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One of my domains was taking up too much disk space so it caught my eye. Turns out there are millions of session files taking around 10Gb of space. There isn’t much traffic on this site based on Google analytics but a considerable amount of bandwidth used based on Virtualmin’s reporting. Here I have some stats for this website and my most active site for comparison.
Most active website on server
15K visits in last month (GA)
103K session files
Site in question
400 visits in last month (GA)
2.2M session files
Both cleanup the session files in 7 days. What could be going on here? Is there anything I can do?
Look at the access_log and error_log for the problem domain.
I know the domain. I’ve posted stats of that domain above (heading: Site in question)
We know that you know the domain. We can also see the stats of the domain that you have posted in your earlier message. Thank you very much for that info. From this it is clear that your most active website has 103K session files and the site in question has 2.2M session files. Both cleanup the session files in 7 days.
At the non-Jedi level of expertise that Joe possesses, the access_log and error_log for the problem domain would need to be looked at to formulate a prognosis for this strange issue with your server.
If you are reluctant to peruse logs, I suggest:
Yes, look at the access_log and error_log for that domain. That’s the first step for troubleshooting any website problem.
Don’t go all berserk on me. I may have misread the post. I thought Joe wants me to find out the domain which is receiving the traffic.
I have enabled AWstats on this server. We’ll know more in a few days. By just looking at the access log files, I have uncomfortably large number of requests from
Based on your latest post regarding the “bot” you may have answered your own question. Bots typically hit up a website often either collect data (like googlebot – which is legit) or attack as is the case of a malicious bot.
I’d research the bot in question by conducting a Google search, and then verify if it seems legit the IP address or range it is coming from.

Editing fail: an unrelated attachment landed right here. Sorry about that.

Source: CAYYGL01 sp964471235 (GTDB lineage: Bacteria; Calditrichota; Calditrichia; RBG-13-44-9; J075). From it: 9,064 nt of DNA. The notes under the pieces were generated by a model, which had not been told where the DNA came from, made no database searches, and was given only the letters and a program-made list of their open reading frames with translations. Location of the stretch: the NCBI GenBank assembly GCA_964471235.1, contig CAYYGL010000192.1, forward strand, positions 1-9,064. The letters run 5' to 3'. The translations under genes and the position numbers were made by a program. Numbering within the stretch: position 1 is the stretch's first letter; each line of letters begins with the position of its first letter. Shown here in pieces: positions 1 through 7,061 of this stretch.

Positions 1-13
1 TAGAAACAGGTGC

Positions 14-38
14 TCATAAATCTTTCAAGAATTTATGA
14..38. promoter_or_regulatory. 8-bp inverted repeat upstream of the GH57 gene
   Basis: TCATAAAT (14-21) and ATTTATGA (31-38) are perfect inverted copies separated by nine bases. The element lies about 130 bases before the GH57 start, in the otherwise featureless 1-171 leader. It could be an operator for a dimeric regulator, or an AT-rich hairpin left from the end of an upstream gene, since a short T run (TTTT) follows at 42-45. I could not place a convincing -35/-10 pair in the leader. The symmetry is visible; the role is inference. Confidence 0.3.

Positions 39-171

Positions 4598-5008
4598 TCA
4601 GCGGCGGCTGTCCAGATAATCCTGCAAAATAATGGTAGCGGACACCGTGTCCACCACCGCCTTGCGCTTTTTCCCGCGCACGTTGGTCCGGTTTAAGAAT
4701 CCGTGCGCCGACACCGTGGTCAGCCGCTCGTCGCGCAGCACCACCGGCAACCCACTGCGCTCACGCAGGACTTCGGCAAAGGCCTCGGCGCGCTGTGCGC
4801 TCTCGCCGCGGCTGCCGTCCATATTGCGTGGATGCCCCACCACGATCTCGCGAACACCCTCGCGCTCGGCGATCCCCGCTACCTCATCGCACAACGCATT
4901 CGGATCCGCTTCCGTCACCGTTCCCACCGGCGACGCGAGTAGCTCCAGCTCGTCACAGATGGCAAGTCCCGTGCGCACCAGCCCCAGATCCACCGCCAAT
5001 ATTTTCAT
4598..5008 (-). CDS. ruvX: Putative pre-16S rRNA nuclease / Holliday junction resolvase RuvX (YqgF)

If malicious, or you simply don’t want to receive traffic from create a firewall rule blocking traffic from the IP address or range to prevent it from reaching your web server.
There are ways to monitor and automatically block known bots and malicious players, though this is beyond the scope of this thread.
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semrushbot likely refers to the following bot, which while doesn’t look malicious, may be sending undesired amount of time scanning your site.
You may wish to learn about setting up a robots.txt file for your site which can be used to tell legit bots not to index or spider your site.
Here’s a resource on the topic:
Hi Peter. How are you?
Yes the bot is legit. I’ll check through AWstats whether this is the majority reason behind the traffic. Its hard to tell just by looking at log entries. If so, its pretty easy to stop it with robots.txt file like you said.
AWstats is unlikely to provide any new insight. You already have overviews of your traffic.
The goal is to get specific: What requests are slow and keeping sessions open for a long time, and then figure out why they are slow and keeping sessions open for a long time. If that is a problem. Figuring that out starts in the logs.
So Semrush was pretty high on the list but Ahrefsbot has twice the hits and much more bandwidth usage. I’ve blocked both of them. I don’t know about the Firefox and Dalvik bot, couldn’t find anything on it.
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